Newly released CDC guidelines are shifting the way people celebrate the fall months.
Indoor haunted houses, crowded costume parties and trick-or-treating door to door are listed as some of the high risk activities.
Moderate risk activities include visiting pumpkin patches and apple orchards with proper social distancing and sanitizing.
Vincent Stone Bull, the owner of Stone’s Apple Barn in East Moline says they are taking safety, seriously.
“When they check in, they have to wear a mask. When they get on the hayrack, they have to wear a mask. When they’re in the retail [shop], they have to wear a mask,” he said.
He said they are also requiring everyone to stay 6 feet apart.
“Our motto is, whether you agree with it or not, an ounce of prevention is a pound of a cure. And so, we’re asking the public to respect the ones that it is really important to,” he said.
At the Buffalo Pumpkin Farm in Buffalo, sanitizing and social distancing is allowing them to keep one of their main attractions, the petting zoo, safe for families by limiting the number of visitors in each stall.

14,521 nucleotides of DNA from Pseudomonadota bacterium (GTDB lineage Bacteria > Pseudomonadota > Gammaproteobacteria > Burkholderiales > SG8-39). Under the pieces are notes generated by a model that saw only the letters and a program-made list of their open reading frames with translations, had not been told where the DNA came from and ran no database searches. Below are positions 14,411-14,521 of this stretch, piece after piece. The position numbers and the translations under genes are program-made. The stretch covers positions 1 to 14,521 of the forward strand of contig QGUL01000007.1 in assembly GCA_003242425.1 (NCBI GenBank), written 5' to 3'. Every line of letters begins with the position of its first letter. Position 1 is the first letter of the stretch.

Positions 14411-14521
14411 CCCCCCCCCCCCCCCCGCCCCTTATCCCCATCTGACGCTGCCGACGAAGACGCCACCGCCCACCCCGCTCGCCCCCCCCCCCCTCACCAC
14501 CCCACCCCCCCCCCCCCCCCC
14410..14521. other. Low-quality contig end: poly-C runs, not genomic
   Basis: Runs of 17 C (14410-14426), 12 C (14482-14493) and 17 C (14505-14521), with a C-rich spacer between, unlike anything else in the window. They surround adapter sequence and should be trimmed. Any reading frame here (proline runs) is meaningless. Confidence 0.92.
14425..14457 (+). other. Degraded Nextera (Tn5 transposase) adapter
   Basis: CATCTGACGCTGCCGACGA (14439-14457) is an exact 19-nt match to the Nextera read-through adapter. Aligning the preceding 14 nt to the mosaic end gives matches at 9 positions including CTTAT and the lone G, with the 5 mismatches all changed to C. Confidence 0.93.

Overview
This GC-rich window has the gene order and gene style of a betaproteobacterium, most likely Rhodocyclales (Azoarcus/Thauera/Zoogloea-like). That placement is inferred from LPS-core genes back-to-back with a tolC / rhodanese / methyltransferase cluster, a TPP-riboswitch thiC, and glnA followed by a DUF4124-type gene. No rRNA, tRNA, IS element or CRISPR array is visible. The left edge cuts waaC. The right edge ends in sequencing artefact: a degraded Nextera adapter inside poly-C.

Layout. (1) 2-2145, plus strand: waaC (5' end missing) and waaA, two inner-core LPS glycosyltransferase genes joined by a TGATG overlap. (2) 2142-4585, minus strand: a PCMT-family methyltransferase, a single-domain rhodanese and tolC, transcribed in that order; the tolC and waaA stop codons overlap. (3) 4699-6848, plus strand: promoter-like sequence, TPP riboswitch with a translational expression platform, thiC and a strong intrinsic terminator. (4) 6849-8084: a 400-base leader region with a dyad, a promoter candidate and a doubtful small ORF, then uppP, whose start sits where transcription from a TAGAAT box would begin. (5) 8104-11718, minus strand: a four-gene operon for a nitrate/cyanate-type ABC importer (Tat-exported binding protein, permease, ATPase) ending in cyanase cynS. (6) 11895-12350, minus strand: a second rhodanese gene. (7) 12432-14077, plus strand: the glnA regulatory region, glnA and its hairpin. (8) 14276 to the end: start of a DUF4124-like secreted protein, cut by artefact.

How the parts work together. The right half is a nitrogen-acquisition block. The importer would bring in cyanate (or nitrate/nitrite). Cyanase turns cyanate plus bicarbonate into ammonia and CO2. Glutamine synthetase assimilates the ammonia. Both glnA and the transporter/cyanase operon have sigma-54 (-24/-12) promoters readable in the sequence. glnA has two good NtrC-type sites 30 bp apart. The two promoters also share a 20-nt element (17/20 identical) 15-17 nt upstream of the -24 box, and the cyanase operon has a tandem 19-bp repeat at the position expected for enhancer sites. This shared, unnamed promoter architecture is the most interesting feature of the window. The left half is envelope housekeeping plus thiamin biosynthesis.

Robert Kautz, the farm owner, said he took precautions and modified a few of their annual activities, including their amusement park attraction. In years prior, inflatable bounce houses and laser tag were options for kids.
“We felt that that wasn’t appropriate because it’s impossible to keep it clean every time someone went in,” he said.
Overall, both owners hope they can help people find happiness in a hard time.
“The kids can run, there’s a lot of space here, they don’t have to be in any hurry,” Kautz said.
“The most important thing we ask is follow the rules, and have fun,” Stone Bull said.